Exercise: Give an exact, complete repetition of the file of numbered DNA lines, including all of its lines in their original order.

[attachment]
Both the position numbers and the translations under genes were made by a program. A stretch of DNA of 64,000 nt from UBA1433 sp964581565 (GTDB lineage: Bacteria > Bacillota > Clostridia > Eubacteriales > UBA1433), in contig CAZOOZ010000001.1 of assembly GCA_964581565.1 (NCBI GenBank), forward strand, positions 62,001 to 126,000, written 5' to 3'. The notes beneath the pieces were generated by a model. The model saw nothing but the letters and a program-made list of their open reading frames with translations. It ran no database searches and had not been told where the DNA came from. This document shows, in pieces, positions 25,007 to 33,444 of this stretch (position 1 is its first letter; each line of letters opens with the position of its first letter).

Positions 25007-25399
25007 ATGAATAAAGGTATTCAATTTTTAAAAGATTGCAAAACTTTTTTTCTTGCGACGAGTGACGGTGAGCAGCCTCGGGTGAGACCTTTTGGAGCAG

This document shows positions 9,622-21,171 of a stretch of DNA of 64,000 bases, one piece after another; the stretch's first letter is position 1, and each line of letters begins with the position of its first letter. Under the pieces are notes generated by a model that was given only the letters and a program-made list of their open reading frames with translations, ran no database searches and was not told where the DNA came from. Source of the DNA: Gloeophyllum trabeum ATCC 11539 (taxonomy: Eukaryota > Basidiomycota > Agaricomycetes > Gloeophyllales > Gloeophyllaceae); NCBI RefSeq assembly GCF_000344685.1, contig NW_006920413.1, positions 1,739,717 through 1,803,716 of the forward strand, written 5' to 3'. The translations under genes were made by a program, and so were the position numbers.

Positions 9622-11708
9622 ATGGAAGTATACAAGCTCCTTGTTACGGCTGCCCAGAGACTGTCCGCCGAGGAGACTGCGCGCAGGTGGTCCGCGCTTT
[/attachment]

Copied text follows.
Both the position numbers and the translations under genes were made by a program. A stretch of DNA of 64,000 nt from UBA1433 sp964581565 (GTDB lineage: Bacteria > Bacillota > Clostridia > Eubacteriales > UBA1433), in contig CAZOOZ010000001.1 of assembly GCA_964581565.1 (NCBI GenBank), forward strand, positions 62,001 to 126,000, written 5' to 3'. The notes beneath the pieces were generated by a model. The model saw nothing but the letters and a program-made list of their open reading frames with translations. It ran no database searches and had not been told where the DNA came from. This document shows, in pieces, positions 25,007 to 33,444 of this stretch (position 1 is its first letter; each line of letters opens with the position of its first letter).

Positions 25007-25399
25007 ATGAATAAAGGTATTCAATTTTTAAAAGATTGCAAAACTTTTTTTCTTGCGACGAGTGACGGTGAGCAGCCTCGGGTGAGACCTTTTGGAGCAG

This document shows positions 9,622-21,171 of a stretch of DNA of 64,000 bases, one piece after another; the stretch's first letter is position 1, and each line of letters begins with the position of its first letter. Under the pieces are notes generated by a model that was given only the letters and a program-made list of their open reading frames with translations, ran no database searches and was not told where the DNA came from. Source of the DNA: Gloeophyllum trabeum ATCC 11539 (taxonomy: Eukaryota > Basidiomycota > Agaricomycetes > Gloeophyllales > Gloeophyllaceae); NCBI RefSeq assembly GCF_000344685.1, contig NW_006920413.1, positions 1,739,717 through 1,803,716 of the forward strand, written 5' to 3'. The translations under genes were made by a program, and so were the position numbers.

Positions 9622-11708
9622 ATGGAAGTATACAAGCTCCTTGTTACGGCTGCCCAGAGACTGTCCGCCGAGGAGACTGCGCGCAGGTGGTCCGCGCTTT